Monday, September 30, 2013

Tekkier Than Thou

Zebulon, NC

I like to think of myself as a computer technology guru.   After all, I've been doing it since 1962.  I could read floating point numbers in binary, and read ASCII text by looking at the holes in paper tape.

I bought my first personal computer, a Commodore Pet, in 1977.  In 1979, I bought an Apple ][ Plus and I lugged it around for mobile computing on trips to Helsinki. (Those beat the IBM PC 1981 and the Apple Mac 1984) I created my personal web page in May 1994, within a month of when Mosaic (the first web browser) was released.  

On the boat, I blog on land and at sea and I have more computers than I can count. I like to think that anyone who's better than I at onboard electronics just has a bigger budget.  Not true.

I heard from my friend Jill.  Jill is a Kiwi who is circumnavigating on her Westsail 32.   Jill stunned me with her story.   She is using an iPad as her primary navigation chartplotter while circumnavigating.   Not only that, but her iPad is also her primary Internet access device.  She has the iPad with GPS and 3G cell network service. Not only that, but rather than paying international roaming charges, she simply buys a new SIM card in each country she visits.

Jill said that she bought a SIM card in Brazil.  Internet there costs only $2/day.

While at sea or otherwise out of range of 3G, the chartplotter app presumably has copies of the charts in local storage, so GPS is the only signal needed.

Not only that, but as she sails up the coast of Brazil, she ducks in close enough to shore almost every day to pick up a 3G signal. Doing that, she is able to do email, Facebook, and to follow the Americas Cup races.  She says that sometimes they even watch a movie at sea via the 3G.

Wow.  I'm stunned.  That is much more bang per buck than I've ever achieved.  Hats off to Jill.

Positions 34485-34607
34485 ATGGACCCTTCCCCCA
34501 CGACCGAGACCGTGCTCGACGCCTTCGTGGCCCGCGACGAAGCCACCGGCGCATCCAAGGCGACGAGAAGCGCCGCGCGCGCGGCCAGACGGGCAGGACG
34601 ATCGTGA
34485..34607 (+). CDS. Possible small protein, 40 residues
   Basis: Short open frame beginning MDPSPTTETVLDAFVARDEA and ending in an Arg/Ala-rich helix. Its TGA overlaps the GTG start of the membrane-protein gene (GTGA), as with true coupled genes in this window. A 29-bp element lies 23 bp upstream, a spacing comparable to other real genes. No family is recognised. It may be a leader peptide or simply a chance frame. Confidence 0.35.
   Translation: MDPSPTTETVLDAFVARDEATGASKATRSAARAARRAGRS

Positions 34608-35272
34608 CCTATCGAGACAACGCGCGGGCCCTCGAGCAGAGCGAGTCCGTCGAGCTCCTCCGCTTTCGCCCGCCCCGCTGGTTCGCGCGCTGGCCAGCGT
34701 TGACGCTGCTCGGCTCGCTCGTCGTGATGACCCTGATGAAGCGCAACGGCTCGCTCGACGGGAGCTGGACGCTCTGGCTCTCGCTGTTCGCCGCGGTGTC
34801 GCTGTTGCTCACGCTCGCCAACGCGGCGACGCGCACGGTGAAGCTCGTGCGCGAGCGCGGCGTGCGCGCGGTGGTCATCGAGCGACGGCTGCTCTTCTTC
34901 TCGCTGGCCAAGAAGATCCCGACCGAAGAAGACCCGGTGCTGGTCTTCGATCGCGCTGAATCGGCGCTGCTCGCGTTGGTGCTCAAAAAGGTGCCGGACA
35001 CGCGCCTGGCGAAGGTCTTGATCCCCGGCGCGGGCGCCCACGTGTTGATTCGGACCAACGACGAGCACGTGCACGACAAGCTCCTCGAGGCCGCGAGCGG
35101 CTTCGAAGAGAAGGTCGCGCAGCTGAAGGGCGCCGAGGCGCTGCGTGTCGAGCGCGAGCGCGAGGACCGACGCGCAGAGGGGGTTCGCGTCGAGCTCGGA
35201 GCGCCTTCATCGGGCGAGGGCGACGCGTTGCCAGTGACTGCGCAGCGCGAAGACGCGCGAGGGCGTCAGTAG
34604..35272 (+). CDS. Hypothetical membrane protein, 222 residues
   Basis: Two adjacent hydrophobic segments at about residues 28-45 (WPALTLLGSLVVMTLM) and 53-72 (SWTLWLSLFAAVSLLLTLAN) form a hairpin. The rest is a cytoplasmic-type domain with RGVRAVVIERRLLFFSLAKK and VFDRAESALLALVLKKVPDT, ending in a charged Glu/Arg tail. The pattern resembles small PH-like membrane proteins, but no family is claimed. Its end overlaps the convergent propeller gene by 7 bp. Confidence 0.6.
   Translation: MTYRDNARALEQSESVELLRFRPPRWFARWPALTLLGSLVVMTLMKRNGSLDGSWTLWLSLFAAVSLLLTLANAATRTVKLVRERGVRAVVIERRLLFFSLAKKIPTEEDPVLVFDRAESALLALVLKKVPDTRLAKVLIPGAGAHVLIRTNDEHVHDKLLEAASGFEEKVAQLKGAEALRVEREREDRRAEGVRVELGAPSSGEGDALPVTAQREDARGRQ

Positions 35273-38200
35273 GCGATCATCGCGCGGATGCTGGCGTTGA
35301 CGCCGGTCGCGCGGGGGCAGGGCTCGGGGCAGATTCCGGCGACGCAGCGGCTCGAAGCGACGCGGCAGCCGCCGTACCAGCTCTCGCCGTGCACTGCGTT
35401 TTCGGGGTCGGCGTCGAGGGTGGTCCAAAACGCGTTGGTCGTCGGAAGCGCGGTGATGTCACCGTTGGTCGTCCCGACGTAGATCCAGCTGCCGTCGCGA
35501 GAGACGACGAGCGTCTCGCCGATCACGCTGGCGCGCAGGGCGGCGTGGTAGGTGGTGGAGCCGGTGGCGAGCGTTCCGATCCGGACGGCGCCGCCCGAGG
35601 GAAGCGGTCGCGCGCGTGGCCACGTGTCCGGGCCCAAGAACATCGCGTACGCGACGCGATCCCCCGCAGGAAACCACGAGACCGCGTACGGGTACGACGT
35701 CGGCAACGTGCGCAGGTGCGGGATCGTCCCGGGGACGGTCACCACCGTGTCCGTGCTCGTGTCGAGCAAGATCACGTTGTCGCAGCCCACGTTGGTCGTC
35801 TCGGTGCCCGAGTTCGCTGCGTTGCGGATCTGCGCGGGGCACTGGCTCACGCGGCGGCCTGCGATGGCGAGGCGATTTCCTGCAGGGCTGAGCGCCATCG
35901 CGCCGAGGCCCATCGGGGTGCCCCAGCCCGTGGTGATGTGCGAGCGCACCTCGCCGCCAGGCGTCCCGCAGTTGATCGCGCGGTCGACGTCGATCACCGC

Friday, September 27, 2013

Innovation Versus Technology

New Bern

I have a new hearing aid! So far it is working great.

I have had severe high frequency hearing loss since the age of 19. It was caused by a factory job back in the age before workers wore ear protection. I've been tested many times and been told many times that a hearing aid might not help. Because of the uncertainty, and because there is no such thing as an audiologist who is not trying to sell me something, I was unwilling to try those $4000 per ear gadgets.

I tried cheap amplifiers. They didn't help enough to convince me to wear them regularly.

Recently I heard about a breakthrough new aid that costs only $300. The popular press oversimplified the story and said it was better because of Bluetooth. That's only part of the story. The stories, and the low price convinced me to give it a try.

The device is the CS10 sold by Sound World Solutions. Stavros Basseas, the inventor, was a hearing aid engineer. He knew what he was doing. I attribute his breakthrough to more than just new technology, and Bluetooth. He must have perceives several simultaneous factors, and he knew their value because of his experience.

  1. Bluetooth headsets for use with cell phones have become a consumer quantity, and are well down on the price curve.
  2. Wearing a Bluetooth headset has become a fashion statement. People are used to seeing them. Compare that with hearing aids which are miniaturized at great expense to hide invisibly in the ear. They were small because people did not want the world to know about their hearing problem. With the CS10, the world can think I'm wearing a phone headset.